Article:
Keep close tabs on your time
To squeeze more productivity out of your workday, identify and plug holes that waste precious time. That requires awareness.
For starters, analyze how you allocate your time. Divide a worksheet into four quadrants, and use it to categorize your activities from the past week. Create four headings for each quadrant as follows:
1. What I did to advance toward key goals. Examples: devising strategy, leading brainstorming meetings, researching a vital legal issue.
2. What I did that only I can do to add great value. Examples: writing code, wooing a star job candidate to join your organization, conferring with investors.
3. What I did that others can do—that doesn’t add great value. Examples: shopping for a gift for a client, designing slides for a presentation.
4. What I did that added no value. Examples: attending a four-hour unnecessary meeting, reorganizing old files.
Alternatively, you can apply the same four categories to the week ahead—assigning every activity to one of the four groups.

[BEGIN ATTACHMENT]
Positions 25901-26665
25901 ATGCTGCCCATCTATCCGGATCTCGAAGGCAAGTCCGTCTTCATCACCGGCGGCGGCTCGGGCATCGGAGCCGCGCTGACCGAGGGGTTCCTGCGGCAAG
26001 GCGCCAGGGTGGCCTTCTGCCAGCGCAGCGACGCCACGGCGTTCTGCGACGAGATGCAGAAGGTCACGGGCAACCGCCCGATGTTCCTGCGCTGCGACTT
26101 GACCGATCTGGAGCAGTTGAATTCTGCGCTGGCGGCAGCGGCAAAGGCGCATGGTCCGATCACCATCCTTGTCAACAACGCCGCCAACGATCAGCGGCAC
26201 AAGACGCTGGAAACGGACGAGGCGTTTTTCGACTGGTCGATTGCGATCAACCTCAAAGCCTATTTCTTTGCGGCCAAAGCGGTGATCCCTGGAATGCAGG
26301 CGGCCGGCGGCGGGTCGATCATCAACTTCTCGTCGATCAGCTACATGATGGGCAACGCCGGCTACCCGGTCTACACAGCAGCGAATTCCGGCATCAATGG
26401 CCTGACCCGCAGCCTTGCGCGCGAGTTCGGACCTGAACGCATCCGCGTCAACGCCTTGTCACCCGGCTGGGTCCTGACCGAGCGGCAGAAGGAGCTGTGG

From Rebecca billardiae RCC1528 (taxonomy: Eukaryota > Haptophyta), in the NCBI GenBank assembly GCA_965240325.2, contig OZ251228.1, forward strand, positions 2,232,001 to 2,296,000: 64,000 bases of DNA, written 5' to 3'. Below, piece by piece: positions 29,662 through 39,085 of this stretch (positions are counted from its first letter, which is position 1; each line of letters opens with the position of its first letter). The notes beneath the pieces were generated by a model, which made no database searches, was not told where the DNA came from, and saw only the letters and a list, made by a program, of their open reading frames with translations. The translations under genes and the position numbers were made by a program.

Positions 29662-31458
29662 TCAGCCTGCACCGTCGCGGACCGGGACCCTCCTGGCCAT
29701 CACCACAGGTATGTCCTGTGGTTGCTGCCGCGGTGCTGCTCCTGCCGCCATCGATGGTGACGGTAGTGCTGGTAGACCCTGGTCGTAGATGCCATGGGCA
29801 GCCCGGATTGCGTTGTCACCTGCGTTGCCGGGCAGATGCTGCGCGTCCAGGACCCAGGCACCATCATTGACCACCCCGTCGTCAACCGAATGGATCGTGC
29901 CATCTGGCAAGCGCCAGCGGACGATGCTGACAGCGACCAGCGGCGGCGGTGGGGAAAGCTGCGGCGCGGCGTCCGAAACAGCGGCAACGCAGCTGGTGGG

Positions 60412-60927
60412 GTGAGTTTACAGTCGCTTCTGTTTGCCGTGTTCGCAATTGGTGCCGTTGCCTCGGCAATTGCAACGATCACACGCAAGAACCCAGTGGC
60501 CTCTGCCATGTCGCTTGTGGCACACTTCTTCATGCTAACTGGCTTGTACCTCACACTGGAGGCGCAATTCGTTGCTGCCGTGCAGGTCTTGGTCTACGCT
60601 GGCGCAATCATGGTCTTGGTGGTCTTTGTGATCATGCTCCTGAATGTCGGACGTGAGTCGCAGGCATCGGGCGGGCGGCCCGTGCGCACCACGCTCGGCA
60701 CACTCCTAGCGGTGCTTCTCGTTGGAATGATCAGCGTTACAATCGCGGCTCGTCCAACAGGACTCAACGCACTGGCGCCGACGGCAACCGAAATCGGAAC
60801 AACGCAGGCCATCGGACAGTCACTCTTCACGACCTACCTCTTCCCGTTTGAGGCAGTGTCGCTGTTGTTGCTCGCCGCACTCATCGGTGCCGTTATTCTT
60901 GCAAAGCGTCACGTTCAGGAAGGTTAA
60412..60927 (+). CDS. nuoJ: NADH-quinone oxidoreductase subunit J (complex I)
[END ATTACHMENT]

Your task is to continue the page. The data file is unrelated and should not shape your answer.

After sorting each of your tasks in the appropriate quadrant, assess the results. Ideally, most of your work focuses on the top two categories so that you’re progressing toward important milestones and adding value.
If you’re spending too much time on assignments that you could automate or delegate (i.e., the third group), hand them off. Reserve your time for higher-priority matters.
Above all, eliminate any tasks in the fourth category. If you find you’re allocating even a few hours a week to activities that do not add value, reset your priorities to avoid unproductive tasks.
— Adapted from Short Cut Your Start Up, Courtney Reum and Carter Reum, Gallery Books.